Npower, owned by Germany's RWE, revealed Friday 550 call center employees at its offices in Stoke on Trent, 430 in Sunderland, 400 in Oldbury and 80 in Leeds would be laid off. Much of Npower's remaining customer service workforce will be outsourced, including to Tata Consultancy Services, which operates call centers in India.
The layoffs came shortly before Npower -- which has been hit by a series of customer service complaints after the introduction of new computer systems -- was set to introduce price hikes of as much as 11 percent for its 900,000 customers in Britain's northeast, the daily Northern Echo reported.
The company said in a statement the layoffs were being made as part of a restructuring to improve customer service and keep consumer bills low.
"I understand that these changes would be incredibly hard for some of our employees and we'll be doing everything we can to support them over the next few months," Npower Chief Executive Paul Massara said.
But, he added, "this restructure is necessary if we are to deliver the levels of service our customers deserve. All calls would still be answered in the U.K. We would have the flexibility to keep call waiting times down during busy periods, and continue to keep costs down so we can keep bills down."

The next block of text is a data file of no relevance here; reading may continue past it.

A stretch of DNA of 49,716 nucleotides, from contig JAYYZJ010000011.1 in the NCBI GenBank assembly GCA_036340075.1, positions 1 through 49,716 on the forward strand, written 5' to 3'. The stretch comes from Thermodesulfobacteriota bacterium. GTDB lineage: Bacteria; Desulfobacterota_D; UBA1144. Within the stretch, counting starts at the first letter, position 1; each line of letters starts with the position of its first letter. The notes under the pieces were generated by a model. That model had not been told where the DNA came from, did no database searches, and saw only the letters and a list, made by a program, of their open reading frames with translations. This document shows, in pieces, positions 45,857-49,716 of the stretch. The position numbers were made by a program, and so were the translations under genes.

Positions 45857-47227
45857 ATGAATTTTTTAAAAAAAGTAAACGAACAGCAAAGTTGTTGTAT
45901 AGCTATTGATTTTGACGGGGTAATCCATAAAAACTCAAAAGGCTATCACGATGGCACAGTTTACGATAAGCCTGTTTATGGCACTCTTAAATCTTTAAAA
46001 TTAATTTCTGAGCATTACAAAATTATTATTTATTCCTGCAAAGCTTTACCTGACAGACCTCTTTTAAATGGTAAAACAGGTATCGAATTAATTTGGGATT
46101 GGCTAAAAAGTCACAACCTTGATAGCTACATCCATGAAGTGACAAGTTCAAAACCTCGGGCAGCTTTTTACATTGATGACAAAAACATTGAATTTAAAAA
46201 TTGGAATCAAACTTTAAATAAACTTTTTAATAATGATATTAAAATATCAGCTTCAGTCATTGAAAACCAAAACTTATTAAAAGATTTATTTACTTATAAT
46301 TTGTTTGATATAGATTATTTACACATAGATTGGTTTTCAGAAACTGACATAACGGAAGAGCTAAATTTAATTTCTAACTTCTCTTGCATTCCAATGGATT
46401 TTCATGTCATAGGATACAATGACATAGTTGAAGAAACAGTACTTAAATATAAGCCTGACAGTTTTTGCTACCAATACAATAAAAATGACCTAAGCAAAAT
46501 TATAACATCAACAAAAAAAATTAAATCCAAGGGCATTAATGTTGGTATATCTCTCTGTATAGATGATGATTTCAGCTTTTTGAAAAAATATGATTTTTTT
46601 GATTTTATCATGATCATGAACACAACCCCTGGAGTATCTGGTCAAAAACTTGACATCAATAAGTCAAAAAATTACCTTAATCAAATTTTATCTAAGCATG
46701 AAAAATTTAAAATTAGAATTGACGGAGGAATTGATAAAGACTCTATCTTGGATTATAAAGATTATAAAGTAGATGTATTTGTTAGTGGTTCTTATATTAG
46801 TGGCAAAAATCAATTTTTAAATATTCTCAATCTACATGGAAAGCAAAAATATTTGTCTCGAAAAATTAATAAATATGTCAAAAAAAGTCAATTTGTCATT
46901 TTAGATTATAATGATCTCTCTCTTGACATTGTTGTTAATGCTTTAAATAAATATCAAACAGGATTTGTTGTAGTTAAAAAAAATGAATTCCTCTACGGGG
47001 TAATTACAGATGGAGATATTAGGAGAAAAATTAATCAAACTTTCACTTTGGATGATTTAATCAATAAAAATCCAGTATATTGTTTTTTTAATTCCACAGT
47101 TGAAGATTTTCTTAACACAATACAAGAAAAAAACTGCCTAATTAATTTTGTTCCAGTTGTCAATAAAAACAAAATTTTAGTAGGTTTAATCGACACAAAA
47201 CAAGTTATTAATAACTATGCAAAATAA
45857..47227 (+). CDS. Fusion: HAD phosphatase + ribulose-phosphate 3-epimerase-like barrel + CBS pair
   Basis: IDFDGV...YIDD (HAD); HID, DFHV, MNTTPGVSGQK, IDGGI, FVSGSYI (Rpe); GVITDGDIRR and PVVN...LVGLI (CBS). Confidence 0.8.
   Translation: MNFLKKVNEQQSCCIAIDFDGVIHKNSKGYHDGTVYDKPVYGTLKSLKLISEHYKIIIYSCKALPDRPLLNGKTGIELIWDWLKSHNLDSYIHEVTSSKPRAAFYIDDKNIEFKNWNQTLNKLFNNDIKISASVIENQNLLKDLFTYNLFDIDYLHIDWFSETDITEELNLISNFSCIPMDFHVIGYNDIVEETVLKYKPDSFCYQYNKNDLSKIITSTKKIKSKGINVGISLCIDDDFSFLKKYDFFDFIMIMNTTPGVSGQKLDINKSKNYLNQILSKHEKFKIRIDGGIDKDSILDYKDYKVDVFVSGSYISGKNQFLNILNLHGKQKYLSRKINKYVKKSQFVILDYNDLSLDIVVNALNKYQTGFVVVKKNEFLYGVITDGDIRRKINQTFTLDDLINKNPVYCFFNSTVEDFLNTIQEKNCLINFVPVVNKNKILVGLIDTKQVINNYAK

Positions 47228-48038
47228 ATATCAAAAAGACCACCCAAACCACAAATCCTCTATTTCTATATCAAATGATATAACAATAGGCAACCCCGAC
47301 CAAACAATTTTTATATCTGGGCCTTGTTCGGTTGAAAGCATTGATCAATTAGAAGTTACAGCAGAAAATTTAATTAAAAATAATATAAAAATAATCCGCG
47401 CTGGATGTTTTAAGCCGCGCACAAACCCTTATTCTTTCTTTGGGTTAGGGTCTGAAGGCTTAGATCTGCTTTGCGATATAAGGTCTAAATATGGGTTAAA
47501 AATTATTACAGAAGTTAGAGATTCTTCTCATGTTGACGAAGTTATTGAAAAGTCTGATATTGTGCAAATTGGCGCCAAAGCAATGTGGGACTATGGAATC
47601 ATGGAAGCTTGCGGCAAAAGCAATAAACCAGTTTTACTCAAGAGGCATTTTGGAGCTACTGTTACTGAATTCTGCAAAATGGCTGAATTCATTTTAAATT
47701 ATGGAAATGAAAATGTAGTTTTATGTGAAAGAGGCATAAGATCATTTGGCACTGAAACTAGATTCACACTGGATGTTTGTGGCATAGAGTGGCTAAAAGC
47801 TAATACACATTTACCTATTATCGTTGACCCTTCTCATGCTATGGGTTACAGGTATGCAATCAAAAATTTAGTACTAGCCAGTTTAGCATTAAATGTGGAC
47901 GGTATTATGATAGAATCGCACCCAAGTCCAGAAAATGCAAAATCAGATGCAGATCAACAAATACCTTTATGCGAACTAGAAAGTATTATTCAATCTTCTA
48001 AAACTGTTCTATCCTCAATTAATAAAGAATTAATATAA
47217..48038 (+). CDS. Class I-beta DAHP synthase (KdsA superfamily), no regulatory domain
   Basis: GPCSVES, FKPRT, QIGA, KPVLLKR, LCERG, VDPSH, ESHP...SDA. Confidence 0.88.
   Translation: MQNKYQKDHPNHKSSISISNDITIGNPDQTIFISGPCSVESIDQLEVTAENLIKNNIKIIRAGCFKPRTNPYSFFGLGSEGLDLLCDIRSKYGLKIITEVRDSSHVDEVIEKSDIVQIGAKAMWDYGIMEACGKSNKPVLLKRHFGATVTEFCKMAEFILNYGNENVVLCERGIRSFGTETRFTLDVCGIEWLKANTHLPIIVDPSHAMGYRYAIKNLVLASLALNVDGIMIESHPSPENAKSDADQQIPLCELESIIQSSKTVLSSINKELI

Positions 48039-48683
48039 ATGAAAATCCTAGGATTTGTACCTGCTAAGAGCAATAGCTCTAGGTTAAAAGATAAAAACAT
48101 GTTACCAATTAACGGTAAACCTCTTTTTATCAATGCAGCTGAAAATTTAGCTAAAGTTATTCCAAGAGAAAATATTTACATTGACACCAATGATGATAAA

The move brought immediate criticism from the opposition Labor Party, which has accused the coalition government of Prime Minister David Cameron of being too soft on the country's "Big Six" energy providers and has called for a price freeze on consumer bills.
"Npower is one of the biggest employers on Teesside (in County Durham), and we are losing jobs that are vital to our local economy so we must do something to persuade the company to change its mind," Labor MP Alex Cunningham told the BBC. "But they are only interested in profit, as we have seen from their huge price increases in energy prices in recent times. All they want to do is maximize their profits."
Labor Party leader Ed Miliband and shadow Energy and Climate Change Secretary Caroline Flint called in September for a 20-month consumer energy price freeze as well as new measures to improve "competition and transparency" in the wholesale and retail markets.
Flint has claimed Cameron is "too weak to stand up to the energy companies" while asserting that under his watch "the energy companies have increased their profits on the back of spiraling bills for hard-pressed consumers."
After media reports indicated the government was scrambling to come up with its own version of a price freeze, Cameron denied he was on the defensive.
"I want to help households and families by giving getting sustainably low energy prices," he said in a statement published by The Independent Saturday. "The only way you can do that is by increasing competition and rolling back the costs of some of the (green energy) levies on people's bills. I said that's what we were going to do. That is what we're going to do, and I think that's a very positive step forward."